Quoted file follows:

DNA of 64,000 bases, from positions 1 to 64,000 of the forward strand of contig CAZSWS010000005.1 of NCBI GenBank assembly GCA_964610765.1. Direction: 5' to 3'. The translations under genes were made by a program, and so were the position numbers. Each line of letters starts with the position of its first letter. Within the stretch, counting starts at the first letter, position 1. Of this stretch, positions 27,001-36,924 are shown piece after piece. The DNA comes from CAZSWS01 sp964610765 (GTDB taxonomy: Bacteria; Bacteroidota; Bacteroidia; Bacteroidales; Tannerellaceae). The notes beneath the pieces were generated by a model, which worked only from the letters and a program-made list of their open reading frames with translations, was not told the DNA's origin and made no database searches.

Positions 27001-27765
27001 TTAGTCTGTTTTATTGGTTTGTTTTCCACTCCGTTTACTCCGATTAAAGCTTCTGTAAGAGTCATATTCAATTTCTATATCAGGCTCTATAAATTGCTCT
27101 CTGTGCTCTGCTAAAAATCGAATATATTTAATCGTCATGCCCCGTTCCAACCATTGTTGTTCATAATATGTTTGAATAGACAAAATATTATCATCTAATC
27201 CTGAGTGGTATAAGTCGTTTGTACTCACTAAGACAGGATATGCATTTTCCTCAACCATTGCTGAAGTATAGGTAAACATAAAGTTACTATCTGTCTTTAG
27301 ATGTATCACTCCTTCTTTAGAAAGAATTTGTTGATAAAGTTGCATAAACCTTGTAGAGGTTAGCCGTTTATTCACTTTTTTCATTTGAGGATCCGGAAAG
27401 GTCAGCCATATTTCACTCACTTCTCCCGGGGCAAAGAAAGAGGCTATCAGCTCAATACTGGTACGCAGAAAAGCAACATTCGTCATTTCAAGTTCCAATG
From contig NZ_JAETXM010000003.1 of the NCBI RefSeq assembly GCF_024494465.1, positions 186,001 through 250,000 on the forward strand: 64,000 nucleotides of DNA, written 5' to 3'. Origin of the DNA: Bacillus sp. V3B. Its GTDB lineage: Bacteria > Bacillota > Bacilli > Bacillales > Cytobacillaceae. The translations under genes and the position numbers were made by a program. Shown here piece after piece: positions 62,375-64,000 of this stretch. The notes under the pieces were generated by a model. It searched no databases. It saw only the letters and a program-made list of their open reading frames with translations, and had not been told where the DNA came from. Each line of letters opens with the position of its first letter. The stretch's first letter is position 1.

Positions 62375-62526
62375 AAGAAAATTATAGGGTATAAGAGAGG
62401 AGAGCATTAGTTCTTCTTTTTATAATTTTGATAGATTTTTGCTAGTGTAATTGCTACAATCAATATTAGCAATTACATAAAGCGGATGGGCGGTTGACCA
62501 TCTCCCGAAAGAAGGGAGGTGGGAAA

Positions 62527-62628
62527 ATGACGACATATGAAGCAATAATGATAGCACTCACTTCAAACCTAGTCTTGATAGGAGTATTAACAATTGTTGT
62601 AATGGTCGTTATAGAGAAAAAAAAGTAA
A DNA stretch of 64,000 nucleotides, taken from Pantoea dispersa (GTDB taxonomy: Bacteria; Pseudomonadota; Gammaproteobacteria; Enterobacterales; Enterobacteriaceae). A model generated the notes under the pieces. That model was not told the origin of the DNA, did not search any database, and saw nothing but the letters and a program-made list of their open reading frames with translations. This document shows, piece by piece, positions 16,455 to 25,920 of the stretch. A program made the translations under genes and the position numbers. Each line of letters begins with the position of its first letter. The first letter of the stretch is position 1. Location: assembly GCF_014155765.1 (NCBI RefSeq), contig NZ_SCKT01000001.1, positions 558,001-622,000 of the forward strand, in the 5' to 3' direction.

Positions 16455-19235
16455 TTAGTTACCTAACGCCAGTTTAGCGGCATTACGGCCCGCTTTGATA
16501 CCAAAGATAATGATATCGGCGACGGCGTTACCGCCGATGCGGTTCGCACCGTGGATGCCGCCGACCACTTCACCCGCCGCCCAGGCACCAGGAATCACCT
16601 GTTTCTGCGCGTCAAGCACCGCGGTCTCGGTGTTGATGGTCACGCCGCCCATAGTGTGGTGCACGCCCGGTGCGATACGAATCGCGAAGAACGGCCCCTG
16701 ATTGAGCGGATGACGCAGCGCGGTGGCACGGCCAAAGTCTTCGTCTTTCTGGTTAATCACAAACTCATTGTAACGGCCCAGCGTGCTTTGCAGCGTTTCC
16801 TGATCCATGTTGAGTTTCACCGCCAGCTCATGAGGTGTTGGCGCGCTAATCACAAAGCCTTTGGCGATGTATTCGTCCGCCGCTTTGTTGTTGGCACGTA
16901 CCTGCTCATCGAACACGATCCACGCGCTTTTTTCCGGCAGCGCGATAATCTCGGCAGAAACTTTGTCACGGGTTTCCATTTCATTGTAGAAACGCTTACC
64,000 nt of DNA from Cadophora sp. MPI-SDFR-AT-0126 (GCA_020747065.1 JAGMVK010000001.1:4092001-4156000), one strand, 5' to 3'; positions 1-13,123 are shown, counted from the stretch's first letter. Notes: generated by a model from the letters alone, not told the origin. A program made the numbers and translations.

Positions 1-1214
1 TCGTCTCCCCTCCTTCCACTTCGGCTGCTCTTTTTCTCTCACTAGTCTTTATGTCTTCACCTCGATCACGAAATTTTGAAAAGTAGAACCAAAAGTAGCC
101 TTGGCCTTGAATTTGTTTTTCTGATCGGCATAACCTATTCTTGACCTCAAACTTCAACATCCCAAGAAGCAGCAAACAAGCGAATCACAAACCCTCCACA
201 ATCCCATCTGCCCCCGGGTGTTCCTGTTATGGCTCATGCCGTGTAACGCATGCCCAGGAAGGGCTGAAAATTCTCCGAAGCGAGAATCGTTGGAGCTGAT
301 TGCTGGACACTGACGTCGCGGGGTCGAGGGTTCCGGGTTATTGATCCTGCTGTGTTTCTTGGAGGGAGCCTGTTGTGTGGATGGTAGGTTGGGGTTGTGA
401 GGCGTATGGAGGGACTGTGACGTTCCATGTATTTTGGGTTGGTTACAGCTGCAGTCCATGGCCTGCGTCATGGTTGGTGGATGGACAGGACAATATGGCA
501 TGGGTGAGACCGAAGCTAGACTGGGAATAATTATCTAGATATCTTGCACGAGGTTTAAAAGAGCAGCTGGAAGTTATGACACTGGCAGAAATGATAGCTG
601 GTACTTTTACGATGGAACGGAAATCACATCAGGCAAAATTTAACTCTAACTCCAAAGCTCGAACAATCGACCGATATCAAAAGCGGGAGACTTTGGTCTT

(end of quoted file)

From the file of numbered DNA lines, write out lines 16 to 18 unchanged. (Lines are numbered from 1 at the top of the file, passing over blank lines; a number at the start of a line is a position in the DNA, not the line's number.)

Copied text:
A DNA stretch of 64,000 nucleotides, taken from Pantoea dispersa (GTDB taxonomy: Bacteria; Pseudomonadota; Gammaproteobacteria; Enterobacterales; Enterobacteriaceae). A model generated the notes under the pieces. That model was not told the origin of the DNA, did not search any database, and saw nothing but the letters and a program-made list of their open reading frames with translations. This document shows, piece by piece, positions 16,455 to 25,920 of the stretch. A program made the translations under genes and the position numbers. Each line of letters begins with the position of its first letter. The first letter of the stretch is position 1. Location: assembly GCF_014155765.1 (NCBI RefSeq), contig NZ_SCKT01000001.1, positions 558,001-622,000 of the forward strand, in the 5' to 3' direction.

Positions 16455-19235
16455 TTAGTTACCTAACGCCAGTTTAGCGGCATTACGGCCCGCTTTGATA